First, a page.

VANCOUVER, B.C.—The Vancouver Whitecaps made major strides in 2015, finishing second in the Western Conference and hosting their first-ever MLS Cup Playoffs home match. And though they fell 2-0 on aggregate to the Portland Timbers in the Conference Semifinals, they're setting their sights higher for next season.
"It's one of those things of having done it before and having that experience," said right back Steven Beitashour. "Last year we get to the quarters, now we get to the semis, now it's time to get to the finals and win it. So it's having that experience and those veterans that have been there before.
"I think what to expect next year is a MLS Cup. That's got to be the goal and now, realistically, that is the goal. We're going to come back stronger, hungrier and hopefully we can hold that trophy at the end of the year."
Vancouver are looking to build on their best-ever season in Major League Soccer, but changes to Carl Robinson's squad are inevitable. The 'Caps coach has already said to expect new faces when preseason training kicks off in January, which will likely mean some longtime Whitecaps and some older players will need to move on.
The Whitecaps have one of the youngest squads in the league, with 20 players 24-years-old or younger, including four still in their teens. Only six players are 30-plus.
With younger players comes inconsistency and inexperience, which is why Robinson knows he needs some veterans in his team to calm the youthful exuberance and the mistakes that come with that.
But as he decides who will be in Vancouver next season, he also knows that veteran experience doesn't come cheap, and that is where his roster balancing act gets tricky.
"We’re looking at trying to cap-juggle," Robinson said. "When you re-sign your young players, you’ve got to make sacrifices somewhere, that’s the way the league is structured, without moving pieces that are very important to you.
"[My veterans] are very important. Can we come to agreements? Hopefully we’ll see over the next few days or few weeks. If it's in the benefit of the club in the short term and medium term, for the long-term benefit as well moving forward, then we'll look at keeping them."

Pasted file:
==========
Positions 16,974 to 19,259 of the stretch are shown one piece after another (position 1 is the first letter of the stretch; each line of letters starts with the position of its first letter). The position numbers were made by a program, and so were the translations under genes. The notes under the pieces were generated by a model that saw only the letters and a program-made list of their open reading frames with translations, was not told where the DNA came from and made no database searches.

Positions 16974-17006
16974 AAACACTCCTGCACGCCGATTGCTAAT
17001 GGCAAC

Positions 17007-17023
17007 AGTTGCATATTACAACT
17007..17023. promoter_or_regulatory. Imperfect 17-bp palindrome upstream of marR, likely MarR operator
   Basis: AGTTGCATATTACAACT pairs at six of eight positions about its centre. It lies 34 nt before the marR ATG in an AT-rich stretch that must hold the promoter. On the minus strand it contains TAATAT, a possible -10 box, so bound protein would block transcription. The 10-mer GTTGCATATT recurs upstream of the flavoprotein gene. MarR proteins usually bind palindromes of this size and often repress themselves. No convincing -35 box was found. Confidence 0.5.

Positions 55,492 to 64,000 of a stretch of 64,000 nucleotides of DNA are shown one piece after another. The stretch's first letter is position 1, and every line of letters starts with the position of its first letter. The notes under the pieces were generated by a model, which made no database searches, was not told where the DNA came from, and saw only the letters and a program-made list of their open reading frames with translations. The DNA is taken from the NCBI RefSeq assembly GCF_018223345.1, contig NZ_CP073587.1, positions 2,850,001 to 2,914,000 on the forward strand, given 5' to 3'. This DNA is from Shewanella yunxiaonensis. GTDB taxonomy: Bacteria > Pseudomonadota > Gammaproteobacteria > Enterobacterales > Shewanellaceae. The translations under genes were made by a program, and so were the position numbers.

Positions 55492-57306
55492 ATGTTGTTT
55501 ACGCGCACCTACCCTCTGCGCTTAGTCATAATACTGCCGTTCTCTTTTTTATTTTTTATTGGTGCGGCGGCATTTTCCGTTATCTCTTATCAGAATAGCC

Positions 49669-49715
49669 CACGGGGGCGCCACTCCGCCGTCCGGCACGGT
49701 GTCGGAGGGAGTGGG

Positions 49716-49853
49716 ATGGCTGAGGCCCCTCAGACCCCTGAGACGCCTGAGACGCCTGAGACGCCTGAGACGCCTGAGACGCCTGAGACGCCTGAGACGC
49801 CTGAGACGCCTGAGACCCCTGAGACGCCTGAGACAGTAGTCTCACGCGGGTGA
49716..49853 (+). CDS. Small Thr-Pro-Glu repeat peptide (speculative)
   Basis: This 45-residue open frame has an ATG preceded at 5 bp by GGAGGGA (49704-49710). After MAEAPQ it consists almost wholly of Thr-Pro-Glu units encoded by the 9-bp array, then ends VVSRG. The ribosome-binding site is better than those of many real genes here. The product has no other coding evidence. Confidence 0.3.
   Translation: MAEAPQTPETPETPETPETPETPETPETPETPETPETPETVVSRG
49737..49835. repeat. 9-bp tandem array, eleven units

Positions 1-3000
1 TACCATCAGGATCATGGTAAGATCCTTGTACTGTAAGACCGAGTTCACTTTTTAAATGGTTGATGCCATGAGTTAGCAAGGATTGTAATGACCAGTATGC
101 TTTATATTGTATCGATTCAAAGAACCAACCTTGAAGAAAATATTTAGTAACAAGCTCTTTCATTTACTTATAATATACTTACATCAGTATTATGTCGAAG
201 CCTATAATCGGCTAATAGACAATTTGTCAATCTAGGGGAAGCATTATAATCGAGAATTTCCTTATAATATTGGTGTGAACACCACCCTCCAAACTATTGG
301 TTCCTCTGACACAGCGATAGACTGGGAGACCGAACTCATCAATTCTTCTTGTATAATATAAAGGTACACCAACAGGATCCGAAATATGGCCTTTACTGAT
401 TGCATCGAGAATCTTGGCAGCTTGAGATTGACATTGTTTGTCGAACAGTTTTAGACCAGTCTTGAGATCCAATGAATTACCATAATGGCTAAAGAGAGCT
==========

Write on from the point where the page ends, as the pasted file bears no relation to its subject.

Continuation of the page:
The importance, both on and off the pitch, of a veteran presence in the locker room can never be underestimated, and it's a factor playing on Robinson's mind as he plans his roster for next year.
"I judge it on trying to take the team forward and trying to take the club forward," Robinson said. "If I feel I can strengthen the team by moving an individual out and bringing someone in that's going to make us stronger, then I will do that. There's no sentiment involved at all. Sometimes change is good."
Robinson is keen to point out that experience doesn't just come through age. That's a sentiment shared by Beitashour, one of the older heads in the Whitecaps locker room.
A six-year veteran of MLS, the 28-year-old right back says he "loves it" at the Whitecaps and wants to stay around. He believes the experience gained this season taught his young teammates some valuable lessons to be applied if they want to win the league's biggest prize.
The Argentine will turn 35 before the next MLS season begins. What he's brought to the Whitecaps locker room has been invaluable to Robinson, but having already taken a pay cut to stay in Vancouver, it's unclear how much financial maneuverability remains.
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For his part, Rosales wants to stay and continue to be a part of the Robinson revolution.
"If they want me to be a part, obviously I will stay because I am really, really happy here," Rosales told MLSsoccer.com. "This club is going in the right direction. We want to do the best for this team and we want to work really, really hard for next year.
"If I'm staying, I'll be trying to help the best I can. But I have no doubt, if I'm here or not, the club will perform in the best way. They had so much experience this year to move forward and to make a step forward to the goals of this club."